Tower defense is one of those genres I've never fully understood. Sure, I like looking at an open field and deciding how to build a defense that will kill anything that walks toward it. But after all that stuff is built? In most tower defense games, you just sit and wait to see if it works.
Orcs Must Die! 2 takes the tried and true (for some) tower defense formula and makes it roughly 8 billion times more exciting by throwing a third person action game into the mix. The tower defense backbone is still there, but any hole suddenly sprung in your defenses can be plugged with a few shotgun blasts.
Orcs Must Die! 2 takes all the waiting out of tower defense games, which must be why I love it so much. In Orcs Must Die! and its sequel, the act of keeping Orcs from escaping the map is more dynamic and malleable. Is one of your tar pits not placed properly? Run over there and lay down the law with your bladestaff.
In Orcs Must Die! 2, you are given a bar, from 1 to 0 on the keyboard, in which you can equip a variety of items to keep the Orc onslaught at bay. Items generally fall into 2 categories: stuff that affects the environment, and stuff that affects your character. You can choose to go whole hog on traps that you build into the environment like acid spitters, arrow shooters and the like. You can also choose to equip your character with an arsenal of long and short-range weaponry, spells, and defense bonuses. The ideal way to play Orcs Must Die! 2 is with a combination of both: using traps to kill smaller enemies and slow the big guys down until you get close enough to switch to guns.
After the loadout is set, you fend off waves of enemies for about 15-20 minutes until the level is completed. Every Orc that gets through, as well as every player death, drains your reserve of "rift points." If you reach zero rift points, you have to try again.
Performance on each level is rated on a 5 skull system, and let me tell you, getting a full rating is not easy. Acquiring a five skull rating means completing the level under the "par" time limit, and never losing a single rift point or dying. This is easily done in most of the early levels, but becomes a true status symbol in the second half of the game, which is more ruthless in its level design and the composition of enemies.
Skulls also act as a currency that you can use to buy new traps and weapons, or upgrade old ones. There will be times when you have to replay older levels and five skull them in order to upgrade a trap you need for the level you are currently stuck on.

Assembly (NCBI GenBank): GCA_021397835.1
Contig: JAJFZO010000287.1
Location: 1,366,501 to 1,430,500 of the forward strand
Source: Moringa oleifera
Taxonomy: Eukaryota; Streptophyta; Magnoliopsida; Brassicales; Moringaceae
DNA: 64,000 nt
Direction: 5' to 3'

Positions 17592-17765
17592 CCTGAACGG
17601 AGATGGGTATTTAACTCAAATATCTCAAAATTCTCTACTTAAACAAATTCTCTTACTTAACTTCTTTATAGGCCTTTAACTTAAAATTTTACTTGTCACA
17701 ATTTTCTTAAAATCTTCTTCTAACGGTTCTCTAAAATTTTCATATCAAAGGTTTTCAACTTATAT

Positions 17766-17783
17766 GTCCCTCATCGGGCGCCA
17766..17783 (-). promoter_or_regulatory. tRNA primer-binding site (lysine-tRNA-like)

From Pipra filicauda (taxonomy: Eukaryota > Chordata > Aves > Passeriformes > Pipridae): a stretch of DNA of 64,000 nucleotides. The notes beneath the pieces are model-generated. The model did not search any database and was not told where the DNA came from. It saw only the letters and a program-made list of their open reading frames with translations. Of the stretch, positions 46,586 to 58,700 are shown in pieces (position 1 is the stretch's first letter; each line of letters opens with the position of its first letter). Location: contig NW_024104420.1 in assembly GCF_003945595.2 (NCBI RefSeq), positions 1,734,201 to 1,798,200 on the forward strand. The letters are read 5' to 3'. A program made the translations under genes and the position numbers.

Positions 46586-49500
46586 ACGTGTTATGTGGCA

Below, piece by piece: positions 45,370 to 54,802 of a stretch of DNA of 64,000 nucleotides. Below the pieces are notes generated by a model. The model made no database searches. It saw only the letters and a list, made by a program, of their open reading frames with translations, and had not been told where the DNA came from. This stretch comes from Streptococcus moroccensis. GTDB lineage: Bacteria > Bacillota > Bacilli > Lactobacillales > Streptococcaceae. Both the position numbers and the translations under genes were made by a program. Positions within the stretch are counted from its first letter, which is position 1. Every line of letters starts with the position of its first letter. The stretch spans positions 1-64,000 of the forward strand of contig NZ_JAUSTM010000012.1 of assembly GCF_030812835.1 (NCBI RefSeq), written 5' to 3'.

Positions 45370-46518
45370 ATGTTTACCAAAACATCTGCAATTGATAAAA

It is really unfortunate that Orcs Must Die! 2 doesn't give the player a preview of what kind of enemies they will be facing in each level. You can only swap out weapons and traps before each level begins so if there is a mass of flying enemies in the middle of the level that you can't dispatch of by yourself, and you didn't include anti-air defenses in your loadout, you're toast. Similarly, you might spend half a level's worth of time (and money) building a massive maze out of wooden barricades only to have a squad of sappers (kamikaze Orcs with explosive barrels on their back) come in and destroyed it all. These are both situations that are nearly impossible to recover from in Orcs Must Die! 2. I understand that learning from failure and adjusting strategy is part of the tower defense genre, but when you are slogging through a level multiple times, it seems like wasted energy.
Depending on your strategic planning abilities, the story in Orcs Must Die! 2 will take you about 9 or 10 hours to complete, but that is not where the real meat of the game is. Co-op is where the real party is at.
Friends can be invited to story playthroughs at any time to make Orcs Must Die! 2 a co-op game. With the addition of a second player, enemies get a bit more challenging, and inventory size is halved, which makes for some interesting strategic arrangements. Playing with my roommate, we decided that I would be in charge of building barricades to create choke points, while he was in charge of wall traps and other diversions. The already hectic Orcs Must Die! 2 becomes an Olympian exercise in keeping calm when another player is involved. My roommate and I's "inside voices" quickly became panicked shouts up and down the hall as the threats got bigger and nastier.
Orcs Must Die! 2 has a cartoony look that fits its sense of humor well. The Orcs are constantly sporting oafish looks on their faces (see above), and utter some pretty hilarious stuff when decapitated, incinerated, impaled, or frozen. Enemies big and small have a unique look to them, which makes it easy to glance at an upcoming mob of Orcs and decide where to concentrate fire.
If our review scale was based on how wide I was grinning while playing the game, Orcs Must Die! 2 would get a, "all the way across my face." The cartoony look and humor work in concert with the violent, frenetic action and strategy elements to create an experience that is half critical thinking, half pure adrenaline rush. A typical level in Orcs Must Die! 2 will take you from laughing, to having a white-knuckle grip on your mouse and keyboard, to exclaiming, "how am I supposed to kill this thing?", to exhaling a sigh of relief as the last Orc falls. Oh, and did I mention that the soundtrack is full of epic medieval metal music?
There is a reason Steam sells this game with a two-pack option. For my money, there isn't a better PC game to play through with a friend right now. Orcs Must Die! 2 perfectly combines the strategic thinking of tower defense games with the frenetic action of an old-school shooter, with plenty of laughs along the way. The later challenges are difficult to overcome by yourself, but comically violent Orc deaths are best savored with a friend anyway.